One hundred and fifty years ago, on July 20, 1871, British Columbia became Canada’s sixth province.
There is no pomp and circumstance in the capital Victoria, or elsewhere, on July 20, 2021.
The pandemic has put a damper on public events of any size. So has the prevailing political mood, which revolves around recognition of the United Nations Declaration on the Rights of Indigenous Peoples and the unmet goals of Canada’s 2015 Truth and Reconciliation Commission Final Report.
The name of the first Lieutenant Governor, Joseph Trutch, is being removed from a street on Vancouver’s Westside, for his hostile views towards aboriginals. The Mayor of Vancouver, Kennedy Stewart, branded Trutch a racist.
Today’s discourse also includes talk of decolonization, which was also part of the discourse 150 years ago.
The July 20, 1871 edition of the ironically named British Colonist and Victoria Chronicle newspaper proudly proclaimed that day “British Columbia ceased to be a colony of the British Crown by becoming a Province of the Dominion of Canada.”
Many vestiges of the British empire remain. In June 1960, under then Premier W.A.C. Bennett, British Columbia adopted a new flag to replace the colonial one. Since then, it has featured a Union Jack over blue and white waves and a golden sunset.
A decade later, and a year before 1971’s centennial of B.C. joining Confederation, a subversive display of decolonization in a most unlikely place.
A photograph and story in the April 12, 1970 edition of Victoria’s Daily Colonist newspaper about first nations student pride at the Kamloops Indian Student Residence, which was the Kamloops Indian Residential School until 1969.
The same place that has prompted an outpouring of national grief in 2021. Where ground-penetrating radar detected 200 anomalies under an apple orchard on Victoria Day weekend that the Tk’emlups believe are the remains of children from the brutal, government-mandated, Catholic-operated boarding school that opened in 1893.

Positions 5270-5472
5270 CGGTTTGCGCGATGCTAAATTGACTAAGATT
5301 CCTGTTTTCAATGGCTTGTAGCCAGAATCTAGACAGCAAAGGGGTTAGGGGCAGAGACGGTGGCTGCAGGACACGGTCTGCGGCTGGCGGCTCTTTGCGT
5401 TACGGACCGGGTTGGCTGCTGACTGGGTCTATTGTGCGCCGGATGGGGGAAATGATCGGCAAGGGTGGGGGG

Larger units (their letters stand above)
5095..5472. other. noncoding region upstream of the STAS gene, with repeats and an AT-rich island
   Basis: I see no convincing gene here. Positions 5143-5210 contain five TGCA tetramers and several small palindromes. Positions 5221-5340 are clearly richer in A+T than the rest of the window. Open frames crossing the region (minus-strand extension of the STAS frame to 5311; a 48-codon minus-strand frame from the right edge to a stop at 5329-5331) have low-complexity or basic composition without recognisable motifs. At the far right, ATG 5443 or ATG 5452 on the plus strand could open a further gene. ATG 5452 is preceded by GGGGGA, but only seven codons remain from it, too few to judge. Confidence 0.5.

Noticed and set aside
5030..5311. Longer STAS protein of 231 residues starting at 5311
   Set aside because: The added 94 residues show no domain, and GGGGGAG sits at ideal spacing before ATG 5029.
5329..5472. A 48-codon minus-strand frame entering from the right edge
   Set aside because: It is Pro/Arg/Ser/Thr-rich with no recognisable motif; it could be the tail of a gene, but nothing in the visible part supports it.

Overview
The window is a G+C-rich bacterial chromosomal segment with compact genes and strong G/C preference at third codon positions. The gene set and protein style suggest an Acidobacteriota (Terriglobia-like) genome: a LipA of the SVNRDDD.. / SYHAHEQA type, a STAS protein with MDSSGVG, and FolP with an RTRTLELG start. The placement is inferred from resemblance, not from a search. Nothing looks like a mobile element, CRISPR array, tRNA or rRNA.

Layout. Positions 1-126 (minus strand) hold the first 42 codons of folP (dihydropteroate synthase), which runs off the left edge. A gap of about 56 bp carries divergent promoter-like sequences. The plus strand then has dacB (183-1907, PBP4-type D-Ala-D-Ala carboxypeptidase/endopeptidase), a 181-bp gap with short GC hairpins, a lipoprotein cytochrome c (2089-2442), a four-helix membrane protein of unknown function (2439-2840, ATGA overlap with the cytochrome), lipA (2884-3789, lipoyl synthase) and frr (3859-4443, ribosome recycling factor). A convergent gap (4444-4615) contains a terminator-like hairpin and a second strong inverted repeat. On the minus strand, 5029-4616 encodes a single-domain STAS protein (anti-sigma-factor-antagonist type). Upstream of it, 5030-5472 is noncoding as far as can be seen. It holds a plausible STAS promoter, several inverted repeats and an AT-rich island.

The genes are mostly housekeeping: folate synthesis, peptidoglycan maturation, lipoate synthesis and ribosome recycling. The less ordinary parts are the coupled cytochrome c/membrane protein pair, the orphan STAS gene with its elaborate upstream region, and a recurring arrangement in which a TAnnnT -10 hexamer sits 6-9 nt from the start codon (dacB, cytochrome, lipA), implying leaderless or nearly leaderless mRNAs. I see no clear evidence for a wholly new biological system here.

In the photograph, five smiling students surrounding their proposed redesign of the flag of British Columbia.
They replaced the Union Jack with a thunderbird, the supernatural protector that figures so prominently in aboriginal culture.
British Columbia wasn’t then and isn’t now all British. Neither were they.
The photograph under the page 38 headline “Designs on Recognition,” shows student flag-designers Rose Marie Sampson, Sonia Edmonds, Gerry Denault, Johnny Jules and Delphine Ned.
Students at Kamloops Indian Student Residence aim to put Indians in the history books by getting a thunderbird on B.C.’s flag.
Brother J.J. Heysel, a teacher at the residence, said Thursday in Victoria that the students will submit a flag design to Premier Bennett next week that shows a thunderbird over the B.C. flag’s setting sun.
The students feel it is time the Indian’s place in the history of B.C., and of Canada, was recognized. “Even on the centennial flag,” Heysel said,” The Indian wasn’t mentioned.”
About Canada’s flag Heysel said, “Most people don’t realize that the maple leaf is an Indian symbol. The Indians were the first ones to give us maple syrup, weren’t they, and this is where the symbol originated.”
The students are currently working on a flag design for Alberta, which will include Indian symbols — perhaps a silhouette of a famous chief — and Heysel said by summer the students should be ready to submit a series of four Indian-oriented stamps to the federal government.
Last year, Heysel said Czechoslovakia issued postage stamps with totem pols and Indian dancers on them, “and there isn’t an Indian within 3,000 miles of there. And we don’t have an Indian stamp in Canada yet.”
Kamloops Indian Student Residence is a hostel for 239 students, Grades one to 12, who attend integrated schools in Kamloops. At the residence, Heysel gives extracurricular classes on Indian culture.
Sometimes the students visit white schools and lecture on Indian culture.
“It’s the Indian student’s time to say, ‘See we had heroes too’,” Heysel said. “You can see it in their faces.”
How was it received by Bennett? I contacted the B.C. Archives and was told the files from Bennett’s office are not easily searchable, in-person or online. Some are still restricted. The Oblates of Mary Immaculate said Heysel died in January 2015.
In 2021, the flag remains the same as the 1960 version.
Maybe it’s time in 2021 to take another look at the Kamloops students’ 1970 concept for a decolonized B.C. flag.
- If you can help shed more light on the 1970 students’ flag project, please contact me.
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